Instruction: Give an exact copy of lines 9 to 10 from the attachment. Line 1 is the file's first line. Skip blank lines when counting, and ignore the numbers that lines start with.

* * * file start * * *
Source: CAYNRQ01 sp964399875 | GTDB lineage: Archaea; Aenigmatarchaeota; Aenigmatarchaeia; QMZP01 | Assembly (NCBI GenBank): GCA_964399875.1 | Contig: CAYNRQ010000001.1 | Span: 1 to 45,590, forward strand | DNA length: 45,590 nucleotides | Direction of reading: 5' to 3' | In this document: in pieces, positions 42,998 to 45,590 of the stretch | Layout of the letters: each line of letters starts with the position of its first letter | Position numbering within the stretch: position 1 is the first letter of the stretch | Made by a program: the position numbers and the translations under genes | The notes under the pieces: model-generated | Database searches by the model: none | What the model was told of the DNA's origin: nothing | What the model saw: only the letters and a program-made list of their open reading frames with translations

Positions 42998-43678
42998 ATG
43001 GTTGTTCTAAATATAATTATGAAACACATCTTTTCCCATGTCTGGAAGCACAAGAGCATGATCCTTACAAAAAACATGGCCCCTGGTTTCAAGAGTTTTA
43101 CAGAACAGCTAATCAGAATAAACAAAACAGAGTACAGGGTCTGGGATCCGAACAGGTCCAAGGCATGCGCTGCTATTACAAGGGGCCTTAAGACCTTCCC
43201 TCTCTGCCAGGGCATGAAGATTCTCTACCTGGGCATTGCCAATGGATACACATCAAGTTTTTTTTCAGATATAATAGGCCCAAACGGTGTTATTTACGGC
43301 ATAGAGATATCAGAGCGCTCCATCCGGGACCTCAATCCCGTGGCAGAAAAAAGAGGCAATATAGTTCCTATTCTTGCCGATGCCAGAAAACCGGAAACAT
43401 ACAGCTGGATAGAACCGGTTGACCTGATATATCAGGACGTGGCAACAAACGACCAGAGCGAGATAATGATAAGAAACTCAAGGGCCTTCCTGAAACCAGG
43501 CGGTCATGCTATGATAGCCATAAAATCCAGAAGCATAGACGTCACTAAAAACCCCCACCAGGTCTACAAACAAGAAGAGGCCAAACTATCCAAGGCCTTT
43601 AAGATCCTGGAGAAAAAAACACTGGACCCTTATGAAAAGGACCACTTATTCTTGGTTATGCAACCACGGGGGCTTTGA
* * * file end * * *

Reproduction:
43501 CGGTCATGCTATGATAGCCATAAAATCCAGAAGCATAGACGTCACTAAAAACCCCCACCAGGTCTACAAACAAGAAGAGGCCAAACTATCCAAGGCCTTT
43601 AAGATCCTGGAGAAAAAAACACTGGACCCTTATGAAAAGGACCACTTATTCTTGGTTATGCAACCACGGGGGCTTTGA